California's past and coming superstorm: Flooding that will make Harvey a dim memory

In the 1860s, the West Coast experienced a biblical-scale flood, one of the worst in history. It will happen again

By Paul Rosenberg

Contributing Writer

Published September 3, 2017 12:00PM (EDT)

Hurricane Harvey over Texas seen from the International Space Station (AP/Randy Bresnik)
Hurricane Harvey over Texas seen from the International Space Station (AP/Randy Bresnik)

When the National Weather Service announced that Hurricane Harvey had set a new rainfall record for a tropical storm in the continental United States — with 51.88 inches at Cedar Bayou, Texas — that seemed to epitomize just how massive and unprecedented Harvey was. In terms of sheer volume, Harvey's rainfall could fill the Great Salt Lake twice over. It was Houston's third 500-year flood in three years, with the potential to register as a 1,000-year event by its conclusion. As an individual storm, it was unmatched in our history.

Yet, as dire as the figures are, the flooding was far from being the worst ever experienced inside American borders. If you think that Hurricane Harvey is as bad as a weather disaster can get, think again. It not only can get much worse, it already has, all the way back in 1861-2, which saw the worst flooding in history for three different states — Oregon, California and Nevada — while also impacting parts of Idaho, Utah and Arizona.

So how did the Great Flood of the Civil War years compare to Hurricane Harvey? Although it wasn't due to a single storm, it produced more recorded precipitation in one spot — snowfall equal to 115 inches — and enough floodwater to fill one of the Great Lakes. It turned California's Central Valley into a giant lake, 300 miles long and 20 or more miles wide, while also submerging the Los Angeles Basin, along with coastal Orange County. The state capitol was temporarily relocated from Sacramento (then filled with gondolas) to San Francisco, where the state supreme court remains to this day. Parts of Sacramento were still underwater in August. A 2013 history of California flooding from the California Department of Water Resources listed the 1861-2 flood in all 10 of California's hydrologic regions. Even the desert was flooded. The Salton Sea didn't exist at the time, but the flooding created a lake there more than five times the size of the current one. Thousands of lives were lost, in a state with only a tiny portion of its current population.

As for the likelihood or frequency of that event, views have differed wildly. A California-focused 2010 article (“California Washed Away: The Great Flood of 1862”) by meteorologists Jan Null and Joelle Hulbert described it as “at least a 30,000-year event.” A 2005 book, "'Lake Sacramento' — Can It Happen Again?" by meteorologist Leon Hunsaker and geographer Claude Curran, focused on the Yuba River watershed, estimated it would recur “one or two times in 1,300 years.” But more recent work focused on offshore sediment deposits reveals a pattern of similar storms roughly every 200 years, as described in a 2013 Scientific American article, "The Coming Megafloods," by hydrologist Michael D. Dettinger and earth scientist B. Lynn Ingram.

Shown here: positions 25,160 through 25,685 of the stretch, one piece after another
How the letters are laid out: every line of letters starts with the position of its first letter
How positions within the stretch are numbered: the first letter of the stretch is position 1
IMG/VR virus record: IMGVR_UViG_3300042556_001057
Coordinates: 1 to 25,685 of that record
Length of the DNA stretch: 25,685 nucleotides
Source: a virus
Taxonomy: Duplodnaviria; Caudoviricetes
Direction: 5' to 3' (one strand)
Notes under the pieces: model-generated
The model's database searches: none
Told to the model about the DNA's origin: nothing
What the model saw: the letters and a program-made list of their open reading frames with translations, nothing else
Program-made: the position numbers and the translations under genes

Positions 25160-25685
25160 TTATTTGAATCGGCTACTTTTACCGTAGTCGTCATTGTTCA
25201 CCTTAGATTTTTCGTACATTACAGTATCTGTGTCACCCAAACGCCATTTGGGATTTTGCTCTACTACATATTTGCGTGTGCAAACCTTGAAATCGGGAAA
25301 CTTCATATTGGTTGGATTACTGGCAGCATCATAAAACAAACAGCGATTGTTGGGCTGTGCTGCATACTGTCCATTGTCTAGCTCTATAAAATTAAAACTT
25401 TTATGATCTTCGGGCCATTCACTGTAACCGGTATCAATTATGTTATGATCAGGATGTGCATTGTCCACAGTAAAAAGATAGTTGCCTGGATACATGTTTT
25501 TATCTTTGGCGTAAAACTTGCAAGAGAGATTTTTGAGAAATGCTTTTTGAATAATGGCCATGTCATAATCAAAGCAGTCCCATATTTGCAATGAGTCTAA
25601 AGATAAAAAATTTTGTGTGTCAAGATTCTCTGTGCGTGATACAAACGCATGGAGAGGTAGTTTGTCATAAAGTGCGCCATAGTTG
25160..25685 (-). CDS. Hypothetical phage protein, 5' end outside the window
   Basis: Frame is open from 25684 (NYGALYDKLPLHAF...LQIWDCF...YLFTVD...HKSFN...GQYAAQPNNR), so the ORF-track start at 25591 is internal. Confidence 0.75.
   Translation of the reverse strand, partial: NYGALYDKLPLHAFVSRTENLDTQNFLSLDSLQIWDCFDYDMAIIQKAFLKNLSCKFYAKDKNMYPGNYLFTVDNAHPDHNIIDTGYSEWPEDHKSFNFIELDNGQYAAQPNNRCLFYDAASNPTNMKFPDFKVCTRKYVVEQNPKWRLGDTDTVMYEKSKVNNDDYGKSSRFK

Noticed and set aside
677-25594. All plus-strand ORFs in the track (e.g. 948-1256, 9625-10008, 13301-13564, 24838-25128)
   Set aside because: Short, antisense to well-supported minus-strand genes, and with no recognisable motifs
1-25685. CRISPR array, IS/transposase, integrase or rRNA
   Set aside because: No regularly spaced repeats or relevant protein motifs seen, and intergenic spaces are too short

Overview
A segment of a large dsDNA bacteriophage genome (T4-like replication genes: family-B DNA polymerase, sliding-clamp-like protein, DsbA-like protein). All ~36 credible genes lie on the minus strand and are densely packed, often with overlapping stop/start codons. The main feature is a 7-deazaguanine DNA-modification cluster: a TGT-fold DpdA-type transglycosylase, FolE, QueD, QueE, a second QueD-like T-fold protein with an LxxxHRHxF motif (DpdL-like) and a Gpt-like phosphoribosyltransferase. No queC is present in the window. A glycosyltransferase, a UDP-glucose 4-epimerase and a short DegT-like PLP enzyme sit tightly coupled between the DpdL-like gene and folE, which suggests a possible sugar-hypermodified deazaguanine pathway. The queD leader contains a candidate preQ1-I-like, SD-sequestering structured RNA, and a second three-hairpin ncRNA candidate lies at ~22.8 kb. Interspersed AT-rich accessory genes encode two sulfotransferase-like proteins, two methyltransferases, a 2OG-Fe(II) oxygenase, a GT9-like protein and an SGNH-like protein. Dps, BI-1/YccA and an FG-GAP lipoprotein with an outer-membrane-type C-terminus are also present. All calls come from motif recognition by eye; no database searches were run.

As the title of that article suggests, it's now taken for granted that another such flood will occur. The potential impacts have even studied in detail in the 2011 “ARkStorm Scenario” by the U.S. Geological Survey, which conservatively projected about $725 billion in damages — three times as much as the same team projected for a major Southern California earthquake. “ARkStorm” stands for a 1,000-year atmospheric river storm — though the scenario was actually modeled to be less severe than 1861-2 was. Atmospheric rivers (ARs) are relatively narrow atmospheric regions responsible for most of the horizontal transport of water vapor outside of the tropics. A moderate AR carries as much water as the Mississippi River dumps into the Gulf of Mexico in an average week, while strong ARs carry as much as 15 times that amount.

The Great Flood of 1861-2 is now understood as resulting from persistent weather patterns "configuring air flow into the West Coast to produce strong atmospheric rivers, combined with a series of mid-latitude cyclones," as described by meteorologist Larry Schick, in a presentation at the 2012 California Extreme Precipitation Symposium, which was devoted to that flood and the light it sheds on future planning.

"The wet weather pattern shifted from north to the south, along the West Coast of the U.S., as winter unfolded,” Schick explained. “The soggy weather pattern initially struck Oregon, then moved south and stalled — pummeling northern California with biblical flooding. The moist pattern then shifted further south, finally causing extreme flooding into Southern California."

As Schick said, the flooding hit Oregon first, starting with a very rainy October — not that unusual — which continued through November, a more worrying sign. By early December, things turned dire. On Dec, 2, 1861, the Willamette River rose 55 feet above its normal summer stage and flooded the town of Champoeg — the original provincial capital of Oregon Country in the 1840s — destroying most of the structures, leaving it as a ghost town. Two other towns in the region, Lynn City and Orleanssuffered a similar fate.

But California was far more populous, and suffered much worse damage as the flooding continued into the new year. Newspapers from the time provide piecemeal accounts, but the most comprehensive record comes from "Up and Down California in 1860-1864; The Journal of William H. Brewer," written while Brewer was conducting California's first geological survey. On Jan. 19, 1862, he wrote: